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Philippines extreme precipitation patterns from observations and two-way coupled modeling

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Tuesday, 8 January 2013: 9:30 AM
Philippines extreme precipitation patterns from observations and two-way coupled modeling
Room 18B (Austin Convention Center)
Julie Pullen, Stevens Institute of Technology, Hoboken, NJ; and J. Doyle, C. Villanoy, and A. Gordon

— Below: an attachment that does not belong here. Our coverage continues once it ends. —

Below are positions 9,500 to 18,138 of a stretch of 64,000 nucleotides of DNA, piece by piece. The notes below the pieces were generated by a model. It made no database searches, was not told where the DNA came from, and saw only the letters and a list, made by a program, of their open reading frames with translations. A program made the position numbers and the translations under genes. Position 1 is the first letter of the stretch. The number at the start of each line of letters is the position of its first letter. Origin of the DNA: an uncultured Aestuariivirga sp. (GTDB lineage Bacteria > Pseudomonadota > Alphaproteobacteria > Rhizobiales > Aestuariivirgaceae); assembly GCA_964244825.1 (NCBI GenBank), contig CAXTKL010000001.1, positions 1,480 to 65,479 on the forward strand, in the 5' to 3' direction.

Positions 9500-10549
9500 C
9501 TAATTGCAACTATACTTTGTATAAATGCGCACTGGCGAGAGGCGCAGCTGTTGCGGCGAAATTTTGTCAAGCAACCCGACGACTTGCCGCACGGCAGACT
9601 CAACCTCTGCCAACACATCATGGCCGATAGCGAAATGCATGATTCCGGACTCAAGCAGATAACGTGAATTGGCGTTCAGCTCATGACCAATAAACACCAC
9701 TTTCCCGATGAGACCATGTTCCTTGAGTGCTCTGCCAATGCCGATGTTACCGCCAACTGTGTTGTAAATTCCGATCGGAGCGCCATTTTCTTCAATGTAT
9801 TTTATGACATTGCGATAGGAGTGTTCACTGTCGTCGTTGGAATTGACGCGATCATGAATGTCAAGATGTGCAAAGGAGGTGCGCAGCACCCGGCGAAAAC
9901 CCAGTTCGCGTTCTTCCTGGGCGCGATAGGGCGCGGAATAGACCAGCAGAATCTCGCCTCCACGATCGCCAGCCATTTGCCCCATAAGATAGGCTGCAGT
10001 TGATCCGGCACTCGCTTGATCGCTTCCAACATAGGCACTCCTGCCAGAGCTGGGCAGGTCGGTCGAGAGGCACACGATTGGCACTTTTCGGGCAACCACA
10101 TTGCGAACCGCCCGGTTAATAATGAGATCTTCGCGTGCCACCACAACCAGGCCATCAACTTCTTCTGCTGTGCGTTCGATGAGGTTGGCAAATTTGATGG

During December 2007-February 2008 the Philippines experienced the greatest rainfall in 40 winters. We use a combination of observations (including 48 meteorological stations distributed throughout the islands, TRMM satellite-sensed precipitation, and shipboard measurements) along with a high-resolution two-way coupled ocean/atmosphere model (3 km COAMPS) to examine this anomalous season. As expected from climatology, rainfall was greatest on the eastern side of the archipelago, with seasonal totals exceeding 4000 mm in some locations. Discrete precipitation events delivered the bulk of the rain to the region. General patterns and magnitudes of rainfall produced by the two-way coupled model agreed with observations from land and from space, with the 3-km COAMPS nest more aligned with observations than the coarser 9 km resolution grid. In addition, shipboard measurements from January 2008 (collected by the PhilEx program) reveal a fresh lens of water to the southwest of the island of Mindoro, which likely originated from river run-off. The 3-km COAMPS produced precipitation in the mountainous areas of the Philippines that supports this hypothesis, although observations were limited in this region. The roles of MJO and La Nina in the dynamics of this anomalously rainy season are also assessed.